Doctors and nurses are the most trusted professionals, according to a UK poll earlier this year, just ahead of hairdressers and teachers, but absolutely thrashing politicians, real estate agents and journalists. This may account for the confidence with which supporters of euthanasia and assisted suicide entrust them with the lives of the elderly and terminally ill.
However, this week’s news from Italy is a reminder that not all medicos are worthy of that trust. An anaesthetist and his nurse lover have been arrested near Milan over the deaths of at least five patients and possibly dozens more between 2011 and 2014. The deaths took place at Saronno Hospital, about 30 km north-west of Milan.
Leonardo Cazzaniga, 60, and nurse Laura Taroni, 40, are also suspected of having killed his father and her husband and her mother. It appears that they tricked Ms Taroni’s spouse into believing that he had diabetes and then poisoned him with some hospital drugs.
Police wiretapped the couple’s phones and presented excerpts from disturbing conversations. At one stage Taroni told Cazzaniga she could kill her son and her eight-year-old daughter. “Every now and again I have this urge to kill someone – I need to,” Taroni allegedly told Cazzaniga. According to one of Cazzaniga’s colleagues, he frequently referred to himself as an “angel of death”. It appears that he also used cocaine.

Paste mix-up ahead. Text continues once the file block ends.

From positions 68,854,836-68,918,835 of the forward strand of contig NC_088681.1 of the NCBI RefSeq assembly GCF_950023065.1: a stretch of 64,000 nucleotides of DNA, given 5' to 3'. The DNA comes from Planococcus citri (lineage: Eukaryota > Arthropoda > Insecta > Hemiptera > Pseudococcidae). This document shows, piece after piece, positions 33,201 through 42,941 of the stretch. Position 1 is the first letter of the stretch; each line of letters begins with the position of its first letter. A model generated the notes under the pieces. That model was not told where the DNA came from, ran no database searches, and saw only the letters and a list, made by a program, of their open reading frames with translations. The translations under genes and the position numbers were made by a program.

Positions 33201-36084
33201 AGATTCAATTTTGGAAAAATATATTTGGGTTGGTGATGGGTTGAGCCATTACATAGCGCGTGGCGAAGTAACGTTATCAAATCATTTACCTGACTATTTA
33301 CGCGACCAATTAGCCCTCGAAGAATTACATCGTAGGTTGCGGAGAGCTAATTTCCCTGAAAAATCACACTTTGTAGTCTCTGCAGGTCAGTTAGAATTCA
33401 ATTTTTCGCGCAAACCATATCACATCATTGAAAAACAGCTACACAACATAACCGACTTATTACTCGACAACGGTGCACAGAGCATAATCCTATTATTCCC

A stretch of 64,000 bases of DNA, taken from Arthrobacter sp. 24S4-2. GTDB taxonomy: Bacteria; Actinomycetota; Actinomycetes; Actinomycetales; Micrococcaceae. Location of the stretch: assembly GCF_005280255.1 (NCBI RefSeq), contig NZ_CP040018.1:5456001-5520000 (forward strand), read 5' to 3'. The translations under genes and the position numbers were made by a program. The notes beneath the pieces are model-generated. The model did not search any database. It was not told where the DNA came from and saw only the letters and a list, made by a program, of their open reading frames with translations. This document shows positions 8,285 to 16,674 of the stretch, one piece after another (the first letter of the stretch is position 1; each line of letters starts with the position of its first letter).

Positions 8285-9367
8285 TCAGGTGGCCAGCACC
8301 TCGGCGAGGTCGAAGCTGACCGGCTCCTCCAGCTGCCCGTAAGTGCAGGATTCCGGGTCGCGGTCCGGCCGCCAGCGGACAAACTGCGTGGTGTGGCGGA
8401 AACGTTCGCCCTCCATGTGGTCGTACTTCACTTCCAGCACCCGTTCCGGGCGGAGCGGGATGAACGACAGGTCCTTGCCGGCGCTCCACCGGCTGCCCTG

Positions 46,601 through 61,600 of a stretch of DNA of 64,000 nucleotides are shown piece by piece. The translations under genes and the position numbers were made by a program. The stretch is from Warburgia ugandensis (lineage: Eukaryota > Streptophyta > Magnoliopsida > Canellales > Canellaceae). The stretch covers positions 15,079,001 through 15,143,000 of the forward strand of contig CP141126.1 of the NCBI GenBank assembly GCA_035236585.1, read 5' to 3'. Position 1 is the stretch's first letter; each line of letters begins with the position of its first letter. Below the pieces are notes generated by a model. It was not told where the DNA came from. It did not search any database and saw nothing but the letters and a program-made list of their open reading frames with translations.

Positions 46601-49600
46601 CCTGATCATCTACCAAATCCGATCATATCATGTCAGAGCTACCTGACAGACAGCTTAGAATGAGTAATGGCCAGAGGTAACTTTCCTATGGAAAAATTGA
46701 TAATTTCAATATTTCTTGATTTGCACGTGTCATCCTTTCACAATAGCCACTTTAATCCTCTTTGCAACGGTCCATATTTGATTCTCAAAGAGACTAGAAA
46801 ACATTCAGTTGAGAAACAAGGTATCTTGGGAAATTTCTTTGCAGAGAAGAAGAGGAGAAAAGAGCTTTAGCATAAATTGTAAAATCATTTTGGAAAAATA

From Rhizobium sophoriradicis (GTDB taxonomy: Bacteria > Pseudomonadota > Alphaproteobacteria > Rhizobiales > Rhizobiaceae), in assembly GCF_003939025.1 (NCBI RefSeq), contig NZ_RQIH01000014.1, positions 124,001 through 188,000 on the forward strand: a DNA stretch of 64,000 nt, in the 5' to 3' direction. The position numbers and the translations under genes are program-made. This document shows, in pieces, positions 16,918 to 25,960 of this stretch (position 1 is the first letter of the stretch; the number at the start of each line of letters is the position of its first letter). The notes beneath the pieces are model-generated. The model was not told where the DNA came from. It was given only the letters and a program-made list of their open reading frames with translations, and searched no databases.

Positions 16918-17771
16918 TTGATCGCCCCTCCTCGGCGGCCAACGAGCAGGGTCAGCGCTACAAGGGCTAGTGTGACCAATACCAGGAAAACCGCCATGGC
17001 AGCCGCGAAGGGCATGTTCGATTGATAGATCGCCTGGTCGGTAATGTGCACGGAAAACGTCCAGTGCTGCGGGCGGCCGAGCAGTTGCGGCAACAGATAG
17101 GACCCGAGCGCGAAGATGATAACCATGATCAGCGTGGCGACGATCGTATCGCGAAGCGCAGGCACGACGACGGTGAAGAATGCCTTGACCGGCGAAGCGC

Also relevant to potential euthanasia laws, it appears that colleagues and hospital administrators may have turned a blind eye to the deaths. One doctor allegedly blackmailed the hospital into hiring her in exchange for keeping quiet about the murders.
The views, opinions and positions expressed by these authors and blogs are theirs and do not necessarily represent that of the Bioethics Research Library and Kennedy Institute of Ethics or Georgetown University.